For a bread knife go with the Artifex that is on sale right now. Shaun Fernandez (Knife Fanatic) did a review on it and said it was VERY close in performance if not the same as the Tojiro ITK which I think is the most popular bread knife on the site.
For a gyuto the Artifex woudn't be a bad choice, but I would select "Finish Sharpening" in the drop down box if you go that route. For the money it should be an excellent knife, just from what I have read here it is a bit thick behind the edge so it isn't the best performer out of the box. Shouldn't affect anyone that sharpens a knife they just bought out of the box regardless, but it might be a turnoff for others.
A gyuto I have seen recommended lately that looks nice to me is the Tanaka ginsan: http://www.chefknivestogo.com/tagigy24.html
There is also a 210mm version as well. I have not used it but it is a very nice looking knife with a nice Japanese stainless blade, and I have no reason to think it would not be a very nice performer for the money.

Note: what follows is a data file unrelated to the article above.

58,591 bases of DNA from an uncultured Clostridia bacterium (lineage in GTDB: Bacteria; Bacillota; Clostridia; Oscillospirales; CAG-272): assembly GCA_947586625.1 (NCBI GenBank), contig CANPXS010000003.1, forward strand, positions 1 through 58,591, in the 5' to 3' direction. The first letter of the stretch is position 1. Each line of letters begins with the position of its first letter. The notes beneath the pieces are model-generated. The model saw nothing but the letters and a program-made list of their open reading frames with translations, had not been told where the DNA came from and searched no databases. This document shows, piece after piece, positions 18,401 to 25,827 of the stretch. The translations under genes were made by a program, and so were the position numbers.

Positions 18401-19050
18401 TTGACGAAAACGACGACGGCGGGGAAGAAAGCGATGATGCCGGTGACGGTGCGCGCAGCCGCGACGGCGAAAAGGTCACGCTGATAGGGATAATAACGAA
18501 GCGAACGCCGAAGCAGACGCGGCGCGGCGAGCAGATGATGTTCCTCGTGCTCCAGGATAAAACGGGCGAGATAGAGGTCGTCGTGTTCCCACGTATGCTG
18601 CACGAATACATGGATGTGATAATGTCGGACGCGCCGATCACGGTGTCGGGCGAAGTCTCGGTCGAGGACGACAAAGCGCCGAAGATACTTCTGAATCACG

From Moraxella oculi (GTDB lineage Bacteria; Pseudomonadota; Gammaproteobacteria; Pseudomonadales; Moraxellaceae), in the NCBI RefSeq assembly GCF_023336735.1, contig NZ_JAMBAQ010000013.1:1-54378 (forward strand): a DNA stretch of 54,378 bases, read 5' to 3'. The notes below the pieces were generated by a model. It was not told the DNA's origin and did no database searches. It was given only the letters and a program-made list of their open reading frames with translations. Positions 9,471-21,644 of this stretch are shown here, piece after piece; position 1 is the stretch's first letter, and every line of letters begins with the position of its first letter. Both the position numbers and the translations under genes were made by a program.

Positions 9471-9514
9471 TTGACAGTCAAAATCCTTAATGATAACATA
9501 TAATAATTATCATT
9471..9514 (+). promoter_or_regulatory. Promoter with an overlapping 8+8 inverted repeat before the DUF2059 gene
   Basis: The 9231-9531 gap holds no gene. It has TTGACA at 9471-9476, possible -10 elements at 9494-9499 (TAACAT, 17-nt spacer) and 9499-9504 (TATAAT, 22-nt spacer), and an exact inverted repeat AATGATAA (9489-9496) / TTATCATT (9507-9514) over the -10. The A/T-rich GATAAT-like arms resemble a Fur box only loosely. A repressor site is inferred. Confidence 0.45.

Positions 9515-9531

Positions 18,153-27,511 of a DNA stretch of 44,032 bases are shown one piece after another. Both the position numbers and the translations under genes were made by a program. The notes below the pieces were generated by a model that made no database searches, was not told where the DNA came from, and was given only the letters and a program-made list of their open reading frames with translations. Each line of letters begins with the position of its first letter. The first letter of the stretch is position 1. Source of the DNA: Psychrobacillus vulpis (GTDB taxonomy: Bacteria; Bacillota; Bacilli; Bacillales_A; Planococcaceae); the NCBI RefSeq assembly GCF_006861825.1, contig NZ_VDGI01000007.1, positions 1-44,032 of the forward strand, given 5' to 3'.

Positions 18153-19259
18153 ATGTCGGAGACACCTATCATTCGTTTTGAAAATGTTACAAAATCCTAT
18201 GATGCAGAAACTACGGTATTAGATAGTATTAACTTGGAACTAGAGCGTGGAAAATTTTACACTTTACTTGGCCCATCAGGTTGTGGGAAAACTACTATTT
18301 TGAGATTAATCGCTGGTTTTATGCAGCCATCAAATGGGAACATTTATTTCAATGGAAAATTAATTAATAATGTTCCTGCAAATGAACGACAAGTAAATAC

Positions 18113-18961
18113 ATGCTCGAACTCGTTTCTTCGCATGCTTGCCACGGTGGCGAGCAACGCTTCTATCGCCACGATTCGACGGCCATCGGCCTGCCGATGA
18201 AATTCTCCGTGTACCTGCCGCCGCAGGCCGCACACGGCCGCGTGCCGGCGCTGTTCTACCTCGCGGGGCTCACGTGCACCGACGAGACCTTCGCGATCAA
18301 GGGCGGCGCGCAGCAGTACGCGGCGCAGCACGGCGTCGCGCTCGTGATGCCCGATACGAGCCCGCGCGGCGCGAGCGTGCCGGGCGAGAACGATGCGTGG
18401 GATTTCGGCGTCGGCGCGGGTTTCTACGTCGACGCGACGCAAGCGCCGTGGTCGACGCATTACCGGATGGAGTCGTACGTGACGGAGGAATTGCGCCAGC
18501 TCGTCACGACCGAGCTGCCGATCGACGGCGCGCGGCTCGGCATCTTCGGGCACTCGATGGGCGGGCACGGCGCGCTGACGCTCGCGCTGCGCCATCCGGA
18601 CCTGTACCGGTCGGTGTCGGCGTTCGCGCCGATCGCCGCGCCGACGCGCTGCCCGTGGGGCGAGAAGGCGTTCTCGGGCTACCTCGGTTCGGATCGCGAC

As far as santokus go, don't worry about the dimples... I have yet to use one where the dimples make any real difference in how much food sticks. I have a smooth sided damascus finish 240mm gyuto that is way less non-stick than my previous santoku with dimples. I would say with the gyuto you can forgo the santoku altogether. I still reach for mine occasionally, but I like santokus and already have one I love... with a good gyuto or chef's knife they aren't really needed and honestly a bit redundant. A santoku is meant to be an all around knife... and so is the gyuto. Maybe something like a nakiri would be a better choice? Since you would be getting them a good all around knife in the gyuto, a nakiri would be a good specialized knife (for veggies) to compliment it like the bread knife. Or maybe something like a sujihiki for a more specialized slicer?
For paring, a Tojiro DP paring knife would be a good option: http://www.chefknivestogo.com/todppakn90.html
I don't usually like really flat profiles on my big blades (7" santokus being the exception) but I love this kind of profile on a paring knife. The cutting edge is almost flat and the spine curves down to meet the edge for the point. It's like a wharncliffe blade design. I find it to be a pretty useful shape for a paring knife blade.